re: 4 Useful Things in Python VIEW POST

FULL DISCUSSION
 

I appreciate this article. I got me thinking about some of the ways I use python and made me want to make some improvements based on what you have here.

I was looking at your [0] and 0 examples and had a question/comment.
I was tinkering with your foo function and noticed that I could still pass a string in and it would be seen as valid. A string in Python has a length. If I called the function with a string, foo("hello") for example, I would still get the output of "This list contains some items".

foo([0])   # still ok -> "The list contains some items."
foo(0)     # NOT ok -> "We got an empty list."
foo(False) # NOT ok -> "We got an empty list."

def foo(data):
    if len(data) > 0:     # Safer version
        print("The list contains some items.")
    else:
        print("We got an empty list.")

I think it may be better to evaluate whether data is truly a list and not empty by doing something like this.

def foo(data):
    if type(data) == list and len(data)>0:     # Safer version
        print("The list contains some items.")
    else:
        print("We got an empty or invalid list.")

What do you think? Am I missing something?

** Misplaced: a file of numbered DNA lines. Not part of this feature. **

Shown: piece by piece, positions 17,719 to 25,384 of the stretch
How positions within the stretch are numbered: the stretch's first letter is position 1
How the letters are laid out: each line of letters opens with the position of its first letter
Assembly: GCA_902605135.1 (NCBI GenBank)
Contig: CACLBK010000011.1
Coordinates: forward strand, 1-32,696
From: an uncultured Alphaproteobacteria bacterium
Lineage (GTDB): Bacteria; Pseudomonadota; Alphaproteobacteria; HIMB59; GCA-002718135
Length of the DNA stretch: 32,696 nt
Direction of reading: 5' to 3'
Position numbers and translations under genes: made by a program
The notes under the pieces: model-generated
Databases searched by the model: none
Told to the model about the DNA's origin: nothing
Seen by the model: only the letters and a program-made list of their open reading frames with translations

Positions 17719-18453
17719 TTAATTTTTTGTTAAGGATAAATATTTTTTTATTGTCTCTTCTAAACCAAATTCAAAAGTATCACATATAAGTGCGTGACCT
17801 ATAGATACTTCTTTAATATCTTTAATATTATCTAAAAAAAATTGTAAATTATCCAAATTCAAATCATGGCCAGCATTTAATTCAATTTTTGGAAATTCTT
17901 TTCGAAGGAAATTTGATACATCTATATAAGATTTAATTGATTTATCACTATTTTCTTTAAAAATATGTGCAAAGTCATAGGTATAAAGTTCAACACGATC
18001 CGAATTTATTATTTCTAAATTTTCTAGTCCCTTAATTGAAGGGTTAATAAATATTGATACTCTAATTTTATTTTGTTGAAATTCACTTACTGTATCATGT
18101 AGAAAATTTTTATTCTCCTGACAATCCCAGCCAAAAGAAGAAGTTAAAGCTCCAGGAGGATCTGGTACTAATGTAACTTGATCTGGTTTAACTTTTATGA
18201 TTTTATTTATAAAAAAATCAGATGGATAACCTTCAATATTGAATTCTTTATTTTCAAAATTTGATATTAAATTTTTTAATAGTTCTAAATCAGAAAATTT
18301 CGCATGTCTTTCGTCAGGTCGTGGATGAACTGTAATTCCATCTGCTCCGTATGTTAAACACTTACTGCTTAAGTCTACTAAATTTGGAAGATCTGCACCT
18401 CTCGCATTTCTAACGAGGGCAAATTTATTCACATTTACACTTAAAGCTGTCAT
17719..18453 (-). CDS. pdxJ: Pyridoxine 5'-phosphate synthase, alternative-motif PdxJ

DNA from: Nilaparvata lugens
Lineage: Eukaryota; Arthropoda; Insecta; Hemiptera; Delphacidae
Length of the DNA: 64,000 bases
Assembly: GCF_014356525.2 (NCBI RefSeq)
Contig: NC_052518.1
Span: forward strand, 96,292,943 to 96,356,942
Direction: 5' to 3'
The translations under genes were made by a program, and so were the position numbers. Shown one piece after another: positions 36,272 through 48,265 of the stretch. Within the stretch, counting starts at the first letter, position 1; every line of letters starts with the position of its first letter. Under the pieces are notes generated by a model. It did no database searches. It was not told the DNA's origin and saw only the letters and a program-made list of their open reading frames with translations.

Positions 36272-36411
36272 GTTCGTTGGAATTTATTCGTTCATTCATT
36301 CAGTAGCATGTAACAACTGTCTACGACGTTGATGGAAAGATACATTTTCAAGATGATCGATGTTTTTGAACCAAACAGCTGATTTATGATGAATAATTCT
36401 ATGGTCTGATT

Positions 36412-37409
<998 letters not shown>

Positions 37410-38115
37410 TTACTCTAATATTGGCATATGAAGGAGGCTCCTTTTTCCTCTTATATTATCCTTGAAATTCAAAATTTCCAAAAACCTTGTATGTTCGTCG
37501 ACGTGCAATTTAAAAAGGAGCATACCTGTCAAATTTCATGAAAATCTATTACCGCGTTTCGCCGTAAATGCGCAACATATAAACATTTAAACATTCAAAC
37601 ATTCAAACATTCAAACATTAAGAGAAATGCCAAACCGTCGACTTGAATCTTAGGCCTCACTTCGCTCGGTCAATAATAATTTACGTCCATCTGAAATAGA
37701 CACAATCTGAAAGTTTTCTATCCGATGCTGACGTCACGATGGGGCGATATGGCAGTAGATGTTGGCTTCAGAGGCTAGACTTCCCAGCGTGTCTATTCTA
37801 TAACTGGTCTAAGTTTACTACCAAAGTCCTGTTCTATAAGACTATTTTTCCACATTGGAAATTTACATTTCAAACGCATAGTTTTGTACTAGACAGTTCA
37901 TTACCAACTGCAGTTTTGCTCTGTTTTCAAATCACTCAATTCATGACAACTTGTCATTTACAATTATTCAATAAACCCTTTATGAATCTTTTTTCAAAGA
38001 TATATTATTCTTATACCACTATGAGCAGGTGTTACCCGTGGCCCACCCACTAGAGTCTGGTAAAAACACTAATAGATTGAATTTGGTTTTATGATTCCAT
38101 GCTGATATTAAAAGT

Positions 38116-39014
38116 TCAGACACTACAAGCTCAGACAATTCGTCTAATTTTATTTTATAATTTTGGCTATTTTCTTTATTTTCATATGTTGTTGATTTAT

Hi,
Thanks for your comment, I think you are right. If you pass a string to foo() you also get some unexpected behavior. You already posted a remedy to the situation: checking the type of the data argument. That made me think, if there are other ways, that do not rely on type checking. (I know, type checking is not an expensive operation, but still...)

Two more ways, you could alleviate the situation: Working with conventions, if the caller does not respect the contract, they get unexpected behavior:

def foo(alist):
    """This function expects a list."""
    ...

Using type hinting: Since Python 3.5 you can specify the type of arguments, and static type checkers can use this information, to determine if you pass the correct types.

def foo(data: list) -> None:
    ...
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